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<p>A particular focus was placed this year on the broader applications of our work in terms of how it could be used in the future. Since we were working not only with light production but also light sensing and the broader concept of bacterial communication via light, we had a wide range of plausible applications for the technologies that we sought to develop. A number of novel ideas were put up for debate, some of them detailed separately <a href="http://2010.igem.org/Team:Edinburgh/Human/FutureApps">here</a>.</p>
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<p>A particular <b>focus</b> was placed this year on the broader applications of our work in terms of how it could be used in the future. Since we were working not only with light production but also light sensing and the broader <b>concept</b> of bacterial communication via light, we had a wide range of plausible <b>applications</b> for the technologies that we sought to develop. A number of novel <b>ideas</b> were put up for debate, some of them detailed separately <a href="http://2010.igem.org/Team:Edinburgh/Human/FutureApps">here</a>.</p>
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<p>One immediate application that almost instantaneously springs to mind is the use of light production BioBricks as reporter systems for biosensors, and of light sensing BioBricks as a means of enforcing the action of said biosensors. We could foresee the use of multiple light outputs in a single sensor (for example, glowing red in the presence of arsenic and blue in the presence of mercury), as well as the development of modular biosensors in which the detection and reaction components did not have to be intrinsically tied together.</p>
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<p>One immediate application that almost instantaneously springs to mind is the use of light production BioBricks as reporter systems for <b>biosensors</b>, and of light sensing BioBricks as a means of enforcing the action of said biosensors. We can <b>foresee</b> the use of multiple light outputs in a single sensor (for example, glowing red in the presence of arsenic and blue in the presence of mercury), as well as the <b>development</b> of modular biosensors in which the detection and reaction components did not have to be intrinsically tied together.</p>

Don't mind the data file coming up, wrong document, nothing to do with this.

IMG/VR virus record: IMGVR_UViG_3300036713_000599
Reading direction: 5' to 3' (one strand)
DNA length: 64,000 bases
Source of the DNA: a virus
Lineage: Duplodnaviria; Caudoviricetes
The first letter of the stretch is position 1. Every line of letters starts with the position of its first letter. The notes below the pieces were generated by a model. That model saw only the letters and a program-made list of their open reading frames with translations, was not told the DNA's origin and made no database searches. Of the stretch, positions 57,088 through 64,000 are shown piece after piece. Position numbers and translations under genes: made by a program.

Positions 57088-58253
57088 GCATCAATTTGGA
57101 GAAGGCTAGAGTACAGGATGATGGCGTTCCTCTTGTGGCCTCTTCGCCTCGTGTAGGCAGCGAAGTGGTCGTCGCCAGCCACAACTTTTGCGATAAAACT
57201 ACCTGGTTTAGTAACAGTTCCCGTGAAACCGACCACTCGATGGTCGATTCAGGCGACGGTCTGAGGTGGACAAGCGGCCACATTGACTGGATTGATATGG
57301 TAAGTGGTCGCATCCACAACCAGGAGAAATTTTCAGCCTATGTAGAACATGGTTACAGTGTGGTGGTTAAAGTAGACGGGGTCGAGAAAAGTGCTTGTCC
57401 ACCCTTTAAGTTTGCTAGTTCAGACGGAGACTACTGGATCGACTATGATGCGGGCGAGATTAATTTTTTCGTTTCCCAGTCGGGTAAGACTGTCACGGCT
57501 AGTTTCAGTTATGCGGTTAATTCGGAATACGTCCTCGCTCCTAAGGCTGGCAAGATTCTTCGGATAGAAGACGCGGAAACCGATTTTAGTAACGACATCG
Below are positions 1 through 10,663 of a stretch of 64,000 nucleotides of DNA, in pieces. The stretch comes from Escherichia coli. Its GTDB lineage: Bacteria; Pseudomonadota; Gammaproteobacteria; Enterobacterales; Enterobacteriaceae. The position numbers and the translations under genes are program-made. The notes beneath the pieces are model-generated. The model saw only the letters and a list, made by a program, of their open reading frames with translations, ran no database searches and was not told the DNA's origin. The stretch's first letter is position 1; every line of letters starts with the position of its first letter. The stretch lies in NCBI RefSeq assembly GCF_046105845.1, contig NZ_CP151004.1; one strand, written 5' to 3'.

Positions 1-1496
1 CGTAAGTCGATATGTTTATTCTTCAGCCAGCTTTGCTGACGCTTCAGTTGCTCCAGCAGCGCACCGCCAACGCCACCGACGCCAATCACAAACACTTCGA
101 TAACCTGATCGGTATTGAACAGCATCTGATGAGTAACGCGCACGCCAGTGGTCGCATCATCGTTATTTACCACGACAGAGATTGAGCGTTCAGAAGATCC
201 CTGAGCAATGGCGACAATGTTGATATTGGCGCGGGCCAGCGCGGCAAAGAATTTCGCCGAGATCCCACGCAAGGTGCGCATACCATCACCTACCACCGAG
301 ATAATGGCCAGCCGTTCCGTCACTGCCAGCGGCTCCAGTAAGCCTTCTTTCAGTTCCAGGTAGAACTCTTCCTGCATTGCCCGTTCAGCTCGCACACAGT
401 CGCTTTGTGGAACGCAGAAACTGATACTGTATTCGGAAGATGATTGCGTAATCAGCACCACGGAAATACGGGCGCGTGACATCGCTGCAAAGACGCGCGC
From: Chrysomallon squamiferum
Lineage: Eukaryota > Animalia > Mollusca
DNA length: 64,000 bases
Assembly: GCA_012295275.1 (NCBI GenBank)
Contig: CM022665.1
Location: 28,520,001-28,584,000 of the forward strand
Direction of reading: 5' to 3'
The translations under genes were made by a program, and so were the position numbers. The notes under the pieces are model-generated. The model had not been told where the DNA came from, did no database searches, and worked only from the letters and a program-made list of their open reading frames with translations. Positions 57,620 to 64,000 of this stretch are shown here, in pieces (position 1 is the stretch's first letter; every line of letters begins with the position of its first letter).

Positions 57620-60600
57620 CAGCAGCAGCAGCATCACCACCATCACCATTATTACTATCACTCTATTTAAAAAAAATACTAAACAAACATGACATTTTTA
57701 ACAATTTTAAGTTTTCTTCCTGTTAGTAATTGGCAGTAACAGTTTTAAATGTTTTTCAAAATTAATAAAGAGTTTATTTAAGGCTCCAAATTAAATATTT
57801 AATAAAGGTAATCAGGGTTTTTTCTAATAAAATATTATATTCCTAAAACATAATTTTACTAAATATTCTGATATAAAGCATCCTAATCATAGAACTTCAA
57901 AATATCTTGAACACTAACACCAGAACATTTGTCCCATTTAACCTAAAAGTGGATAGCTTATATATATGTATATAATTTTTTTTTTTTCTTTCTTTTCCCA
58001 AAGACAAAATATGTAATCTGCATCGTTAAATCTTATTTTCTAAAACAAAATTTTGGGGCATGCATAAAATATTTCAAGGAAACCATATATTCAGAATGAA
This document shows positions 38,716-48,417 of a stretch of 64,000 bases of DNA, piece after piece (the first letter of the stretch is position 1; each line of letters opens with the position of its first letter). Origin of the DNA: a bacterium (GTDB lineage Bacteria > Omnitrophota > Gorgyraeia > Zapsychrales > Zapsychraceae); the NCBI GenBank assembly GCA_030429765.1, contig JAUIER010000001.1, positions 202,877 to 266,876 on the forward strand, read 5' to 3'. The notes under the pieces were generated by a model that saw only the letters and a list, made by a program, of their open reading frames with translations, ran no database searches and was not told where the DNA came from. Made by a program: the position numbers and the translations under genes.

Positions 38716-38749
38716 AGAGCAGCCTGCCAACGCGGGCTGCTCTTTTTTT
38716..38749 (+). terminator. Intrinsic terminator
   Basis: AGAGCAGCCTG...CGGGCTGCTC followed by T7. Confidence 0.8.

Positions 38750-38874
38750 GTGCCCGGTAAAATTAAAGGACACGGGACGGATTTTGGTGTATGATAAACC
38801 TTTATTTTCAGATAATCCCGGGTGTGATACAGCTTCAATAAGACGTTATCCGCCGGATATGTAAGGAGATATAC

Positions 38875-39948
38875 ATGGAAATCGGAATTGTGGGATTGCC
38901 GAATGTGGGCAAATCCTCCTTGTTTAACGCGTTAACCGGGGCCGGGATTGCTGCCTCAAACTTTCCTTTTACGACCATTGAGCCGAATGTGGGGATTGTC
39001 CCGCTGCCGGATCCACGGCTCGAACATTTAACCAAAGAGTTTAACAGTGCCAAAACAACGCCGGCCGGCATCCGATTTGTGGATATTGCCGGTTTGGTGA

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<p>A second idea that was extremely popular not only with the biologists but also with the informaticians was bacterial communication with computers. Computers can be used to direct light-based bacterial responses through the application of short bursts of LEDs, and can then detect the corresponding response in turn. In this way, one can envision computers and bacteria 'talking' to each other via short bursts of light... an intriguing thought with a large number of potential applications!</p>
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<p>A second idea that was extremely <b>popular</b> not only with the biologists but also with the informaticians was bacterial communication with <b>computers</b>. Computers can be used to <b>direct</b> light-based bacterial responses through the application of short bursts of LEDs, and can then <b>detect</b> the corresponding response in turn. In this way, one can <b>envision</b> computers and bacteria 'talking' to each other via short bursts of light... an intriguing thought with a large number of <b>potential applications</b>!</p>
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<p>A third idea, already embodied within the modelling component of our project, was in the use of light-based communication to synchronise colonies of bacteria physically separated from one another. This would have a massively beneficial effect on many synthetic biology applications, for example the repressilator system detailed <a href="http://2010.igem.org/Team:Edinburgh/Bacterial/Core_repressilator">previously</a>, which has as a major drawback the fact that the cells involved fall out of synchronisation after a short period of time.
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<p>A third idea, already <b>embodied</b> within the modelling component of our project, was in the use of light-based communication to <b>synchronise</b> colonies of bacteria physically separated from one another. This would have a massively <b>beneficial</b> effect on many synthetic biology applications, for example the repressilator system detailed <a href="http://2010.igem.org/Team:Edinburgh/Bacterial/Core_repressilator">previously</a>, which has as a major <b>drawback</b> the fact that the cells involved fall out of synchronisation after a short period of time.
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<p>Our discussions also envisioned various commercial novelties based on bacterial light creation and detection. From lamps to body paint, glowing animals to bioluminescent trees, they quite literally ran the whole gamut of plausibility. We even talked of personal bacteria-based tags that would glow a certain colour in reaction to particular conditions, and nearby walls that would react appropriately by sensing the glow!</p>
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<p>Our <b>discussions</b> also envisioned various commercial <b>novelties</b> based on bacterial light creation and detection. From lamps to body paint, glowing animals to bioluminescent trees, they quite literally ran the whole gamut of <b>plausibility</b>. We even talked of personal bacteria-based tags that would glow a certain colour in reaction to particular conditions, and nearby walls that would react appropriately by sensing the glow!</p>